ENGL 208-01

Literary Publishing

  • Days: W
  • Meeting Time: 07:00 pm-10:00 pm
  • Room: MAIN 001
  • Instructor: Anitra Budd

Notes: To the average person, the field of literary publishing can seem somewhat opaque. How does a novel go from scribbled notes to finished paperback? What goes into editing, printing, and marketing a poetry collection? This course will aim to shed light on this exciting field through a combination of readings, talks with local publishing professionals, in-class discussion, and hands-on work. The centerpiece of the course will involve working with a local writer to produce finished, bound copies of their work. In collaboration with each other and the author, students will edit the work, create publicity and marketing plans, design potential covers, and develop a sales and distribution strategy. We will also explore the history of literary and small press publishing, as well as recent technology trends in the field. This course will be helpful to students considering literary publishing as a profession, writers interested in someday having their own work published, and readers who are curious about what goes into the production of their favorite books.

ENGL 220-01

Eighteenth-Century British Literature

  • Days: MWF
  • Meeting Time: 01:10 pm-02:10 pm
  • Room: MAIN 002
  • Instructor: Taylor Schey

Notes: This course will introduce you to a wide variety of long eighteenth-century British literature, from the scabrous and scatological poetry of the second Earl of Rochester to the country house novels of Jane Austen. In the period between the Restoration of the Monarchy in 1660 and the revolutionary turn of the nineteenth century, writers not only developed a number of new literary genres and reevaluated what counts as literature; they also registered tremendous social and economic changes and grappled with many issues that continue to preoccupy us today, including nationalism, finance capitalism, and the construction of gender identities. In this course we will explore how such issues are shaped in and through the literature of this historical period, paying particular attention to the relation between literary form and the discourses of satire, sensibility, Enlightenment, and liberty. Our readings will range widely across genres, from prose fiction and lyric poetry to philosophical prose, political treatises, and periodical essays, including texts by Jane Austen, Aphra Behn, Daniel Defoe, Olaudah Equiano, Eliza Haywood, David Hume, Samuel Johnson, Lady Mary Wortley Montagu, Alexander Pope, Samuel Richardson, the second Earl of Rochester, Jonathan Swift, and William Wycherley, among others. The course fulfills one of three required courses in pre-1900 literature for English majors.

ENGL 240-01

20th Century British Literature: The Politics of Place

  • Days: MWF
  • Meeting Time: 02:20 pm-03:20 pm
  • Room: MAIN 011
  • Instructor: Amy Elkins

Notes: This semester, we will study the literature of Great Britain and Ireland from 1900 to the present. During this period, the British Isles underwent exciting and radical changes, from the fading of the empire to the emergence of new and contestatory perspectives on race, class, and gender. In this course, we will pay particular attention to how literary texts can illuminate relationships between place and the political. We will ask, for instance, how twentieth-century British and Irish texts suggest interactions between built environments (e.g. museums, estate houses, or operating rooms) and processes of social and political change (e.g. world wars, revolution, mass protest, or the rise of the welfare state). We will also ask, in a related manner, how texts illuminate natural spaces (e.g. bogs, rivers, or islands) as politicized, from providing sites of nostalgia and romance to offering metaphors for civilization and the primitive. In addition to writing several essays, students will collaborate on a PlaceMaking final project.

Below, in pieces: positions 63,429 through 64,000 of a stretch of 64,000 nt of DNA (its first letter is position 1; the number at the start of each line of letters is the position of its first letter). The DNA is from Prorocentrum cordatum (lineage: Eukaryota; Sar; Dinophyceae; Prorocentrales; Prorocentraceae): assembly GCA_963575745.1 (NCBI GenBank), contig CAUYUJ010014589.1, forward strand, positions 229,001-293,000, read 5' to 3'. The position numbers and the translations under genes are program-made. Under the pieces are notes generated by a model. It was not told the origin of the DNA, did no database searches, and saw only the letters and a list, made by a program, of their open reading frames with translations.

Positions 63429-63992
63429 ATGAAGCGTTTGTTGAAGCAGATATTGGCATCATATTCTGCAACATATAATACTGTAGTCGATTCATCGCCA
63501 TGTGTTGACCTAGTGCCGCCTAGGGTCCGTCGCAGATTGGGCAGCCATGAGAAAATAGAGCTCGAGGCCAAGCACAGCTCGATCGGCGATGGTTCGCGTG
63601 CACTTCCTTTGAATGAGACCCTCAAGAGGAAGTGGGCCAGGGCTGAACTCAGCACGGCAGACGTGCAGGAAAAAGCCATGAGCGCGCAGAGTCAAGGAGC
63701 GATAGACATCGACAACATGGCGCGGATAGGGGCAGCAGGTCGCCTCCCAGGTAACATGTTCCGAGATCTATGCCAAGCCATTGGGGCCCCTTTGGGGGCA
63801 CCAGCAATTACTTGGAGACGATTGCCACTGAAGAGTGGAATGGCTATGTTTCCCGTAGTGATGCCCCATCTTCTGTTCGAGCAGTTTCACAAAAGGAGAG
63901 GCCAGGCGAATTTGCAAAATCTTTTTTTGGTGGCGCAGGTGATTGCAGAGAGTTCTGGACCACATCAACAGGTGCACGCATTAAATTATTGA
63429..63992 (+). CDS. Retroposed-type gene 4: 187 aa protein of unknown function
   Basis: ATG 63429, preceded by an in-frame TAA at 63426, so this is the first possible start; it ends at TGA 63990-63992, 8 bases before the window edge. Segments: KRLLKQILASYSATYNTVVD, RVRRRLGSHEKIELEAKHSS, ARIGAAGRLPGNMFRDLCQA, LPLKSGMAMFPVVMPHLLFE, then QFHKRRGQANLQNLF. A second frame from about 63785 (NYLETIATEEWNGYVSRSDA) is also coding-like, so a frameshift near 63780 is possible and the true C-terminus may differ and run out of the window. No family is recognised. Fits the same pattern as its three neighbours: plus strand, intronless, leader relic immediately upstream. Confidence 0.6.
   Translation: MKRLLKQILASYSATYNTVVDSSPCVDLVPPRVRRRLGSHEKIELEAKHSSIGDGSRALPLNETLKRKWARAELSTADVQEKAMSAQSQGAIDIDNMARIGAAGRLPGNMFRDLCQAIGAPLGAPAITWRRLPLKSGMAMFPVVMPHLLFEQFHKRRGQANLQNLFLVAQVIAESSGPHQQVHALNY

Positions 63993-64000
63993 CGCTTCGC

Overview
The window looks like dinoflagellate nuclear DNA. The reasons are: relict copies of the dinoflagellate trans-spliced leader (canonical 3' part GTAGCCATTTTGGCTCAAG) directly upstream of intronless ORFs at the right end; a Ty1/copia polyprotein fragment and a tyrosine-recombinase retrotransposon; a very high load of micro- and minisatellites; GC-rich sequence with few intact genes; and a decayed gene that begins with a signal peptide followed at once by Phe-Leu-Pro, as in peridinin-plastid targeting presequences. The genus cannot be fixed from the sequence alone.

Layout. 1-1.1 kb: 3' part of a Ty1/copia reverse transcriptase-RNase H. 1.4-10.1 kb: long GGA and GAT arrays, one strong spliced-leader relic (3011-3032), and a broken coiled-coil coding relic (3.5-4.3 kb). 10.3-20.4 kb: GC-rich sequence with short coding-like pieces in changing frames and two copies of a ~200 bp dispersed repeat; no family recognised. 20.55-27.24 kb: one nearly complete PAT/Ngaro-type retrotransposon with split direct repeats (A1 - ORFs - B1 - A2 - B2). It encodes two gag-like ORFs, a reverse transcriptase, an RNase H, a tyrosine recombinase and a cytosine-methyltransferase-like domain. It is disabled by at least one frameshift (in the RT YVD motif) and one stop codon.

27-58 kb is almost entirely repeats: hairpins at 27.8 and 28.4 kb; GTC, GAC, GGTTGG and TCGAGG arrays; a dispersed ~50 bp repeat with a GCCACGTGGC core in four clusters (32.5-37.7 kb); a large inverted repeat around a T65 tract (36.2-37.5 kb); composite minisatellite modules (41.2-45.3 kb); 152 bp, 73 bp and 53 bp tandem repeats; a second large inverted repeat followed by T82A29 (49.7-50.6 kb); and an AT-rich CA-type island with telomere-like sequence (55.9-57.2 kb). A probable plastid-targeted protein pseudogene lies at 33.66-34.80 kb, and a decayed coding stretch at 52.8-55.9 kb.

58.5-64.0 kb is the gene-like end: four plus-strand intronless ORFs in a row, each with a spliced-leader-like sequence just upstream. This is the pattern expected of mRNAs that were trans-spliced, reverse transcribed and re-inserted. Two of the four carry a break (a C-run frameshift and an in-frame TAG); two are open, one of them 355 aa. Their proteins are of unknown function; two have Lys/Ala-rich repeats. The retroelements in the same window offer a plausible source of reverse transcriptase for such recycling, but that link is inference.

ENGL 277-01

Angels and Demons of the American Renaissance (1835-1880)

  • Days: TR
  • Meeting Time: 09:40 am-11:10 am
  • Room: CARN 06A
  • Instructor: James Dawes

Notes: As the United states lurched toward murderous civil war, a group of passionate, visionary, and bizarre artists set out to discover the soul of America. From 1850 to 1855, in one of the most astonishing creative convergences in literary history, the artists of what would come to be known as the American Renaissance wrote stories and poems that would enlighten, thrill, and terrify generations of readers. With aesthetic wonder and philosophical insight, they revealed both the angels and demons of human nature, inventing a uniquely American spiritual movement of unprecedented optimism at the same time that they damned it all to hell. Their works were spiritual and blasphemous, elegant and profane, beatific and pornographic, irreverently comic and heartwrenchingly sentimental. Everything that was written in America after this period would, in one way or another, have to come to terms with the brilliant and disturbing achievements of this small cluster of artists. In this course we will read texts by Ralph Waldo Emerson, Henry David Thoreau, Nathaniel Hawthorne, Herman Melville, Frederick Douglass, Walt Whitman, and Emily Dickinson. (4 credits)